Recognizing and Treating External and Internal Shingles

Many people are surprised to learn that the virus that causes shingles and internal shingles is actually the same one that causes chickenpox. Where the shingles virus most typically affects the outer part of a person’s skin, sometimes it can end up affecting the ears, eyes, mouth, internal organs, and even the brain. We are going to take a look at the symptoms of shingles (both the external and internal signs) and run through the treatment options available for it.

First, we are going to start off with a little background on the shingles virus. The medical name for the virus that causes both chicken pox and shingles is called the varicella zoster virus, and it falls into the same category as the herpes virus (think cold sores and genital herpes). Chickenpox usually infects children; however adults can be infected as well. Even though the symptoms of chickenpox will go away, the virus remains dormant in the nervous system. Sometimes the virus can become activated later in life causing an outbreak on the skin or internally—this outbreak is called shingles. So, people who do break out with shingles have already had chickenpox at some point in their lives.

There are several things that can cause the varicella virus to reawaken. Stress is a condition that everyone suffers at some point in their lives, and even a serious bought of stress can cause a shingles outbreak. An immune system deficiency, such as that caused by AIDS, as well as cancer can trigger a shingles outbreak. Most often than not, though, a cause for the outbreak is not detected. Anyone who has had the chickenpox before could potentially have a shingles outbreak; however it is more common among the elderly.

The first symptom of an external shingles outbreak, which is the most common type of shingles, is sensitive skin or a painful burning sensation on a patch of skin. This usually occurs several days before any visible signs occur. The visible symptoms start off as little red spots with blisters on top. They usually form a band-like shape on the body because the spots follow the path of the nerves in the body. During this time, the patient may experience flu-like symptoms and headaches. Several days later the blisters should burst which may result in seepage from the area. Overall, one can expect the shingles to last about three or four weeks from the onset of skin pain to the popping and crusting of the blisters.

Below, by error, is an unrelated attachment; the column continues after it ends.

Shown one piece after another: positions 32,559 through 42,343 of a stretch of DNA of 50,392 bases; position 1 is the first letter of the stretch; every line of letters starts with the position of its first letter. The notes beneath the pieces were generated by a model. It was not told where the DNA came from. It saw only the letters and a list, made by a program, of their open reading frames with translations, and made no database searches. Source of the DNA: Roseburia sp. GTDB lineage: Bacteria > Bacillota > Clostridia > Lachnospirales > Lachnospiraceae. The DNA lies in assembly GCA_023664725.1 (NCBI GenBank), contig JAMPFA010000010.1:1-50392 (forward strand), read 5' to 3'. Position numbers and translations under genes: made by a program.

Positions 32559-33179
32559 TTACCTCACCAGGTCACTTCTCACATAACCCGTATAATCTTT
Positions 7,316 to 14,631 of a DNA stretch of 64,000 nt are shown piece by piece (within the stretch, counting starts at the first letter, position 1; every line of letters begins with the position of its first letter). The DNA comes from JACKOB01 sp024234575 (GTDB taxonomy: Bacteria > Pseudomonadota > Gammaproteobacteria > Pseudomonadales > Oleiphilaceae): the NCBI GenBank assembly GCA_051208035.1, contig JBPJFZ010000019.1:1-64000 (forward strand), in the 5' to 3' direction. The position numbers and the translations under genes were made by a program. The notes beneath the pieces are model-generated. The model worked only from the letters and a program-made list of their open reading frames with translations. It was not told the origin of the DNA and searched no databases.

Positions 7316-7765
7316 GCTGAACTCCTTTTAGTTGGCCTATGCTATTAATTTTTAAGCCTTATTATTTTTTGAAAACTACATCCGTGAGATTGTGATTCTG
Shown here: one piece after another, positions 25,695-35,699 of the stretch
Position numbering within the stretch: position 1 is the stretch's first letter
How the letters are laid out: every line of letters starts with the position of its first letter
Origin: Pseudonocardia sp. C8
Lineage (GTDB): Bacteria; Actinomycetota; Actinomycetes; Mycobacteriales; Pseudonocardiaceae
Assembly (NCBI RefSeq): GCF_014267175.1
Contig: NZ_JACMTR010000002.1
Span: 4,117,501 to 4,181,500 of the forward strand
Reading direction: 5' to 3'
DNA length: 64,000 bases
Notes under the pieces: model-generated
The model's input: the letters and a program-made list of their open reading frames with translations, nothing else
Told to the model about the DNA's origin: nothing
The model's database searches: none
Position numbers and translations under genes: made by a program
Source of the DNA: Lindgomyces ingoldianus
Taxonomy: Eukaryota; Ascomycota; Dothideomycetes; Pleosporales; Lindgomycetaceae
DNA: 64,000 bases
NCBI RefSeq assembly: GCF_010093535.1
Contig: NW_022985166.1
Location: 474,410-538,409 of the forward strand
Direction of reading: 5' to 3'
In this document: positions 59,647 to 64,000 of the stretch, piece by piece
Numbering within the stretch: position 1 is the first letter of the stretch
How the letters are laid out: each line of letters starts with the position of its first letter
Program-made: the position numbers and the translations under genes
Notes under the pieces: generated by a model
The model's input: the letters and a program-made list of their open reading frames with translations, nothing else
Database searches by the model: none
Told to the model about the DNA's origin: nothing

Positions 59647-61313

Sometimes shingles can have a particular affect on areas inside the body. This is called internal shingles. As shingles tends to crop up around nerves in the body, it is possible for it to attack nerves near the eyes or inside the ear, which could result in vision changes (including blindness) or hearing difficulty. Internal shingles can also cause sores inside the mouth making it difficult for the patient to eat or swallow. In severe cases, shingles can even attack the nerves near the brain resulting in inflammation.

To treat shingles, the patient is usually prescribed an antiviral medication. Ideally, this medication will shorten the length of time the patient suffers the outbreak, but only if the patient begins taking the medication within three days from the onset of the blisters. For external shingles, patients are encouraged to keep the skin clean by bathing with soap and water. They can also apply calamine lotion to the affected area to soothe irritation or itchiness.

It is important to know that while a person is suffering a shingles outbreak they are contagious to others who haven’t had chickenpox before. Say an adult breaks out in shingles and then comes into contact with a child that has never had chickenpox—that child will likely contract chickenpox. Anyone who suspects that they have a shingles outbreak should visit their doctor right away for a proper diagnosis.


 

 


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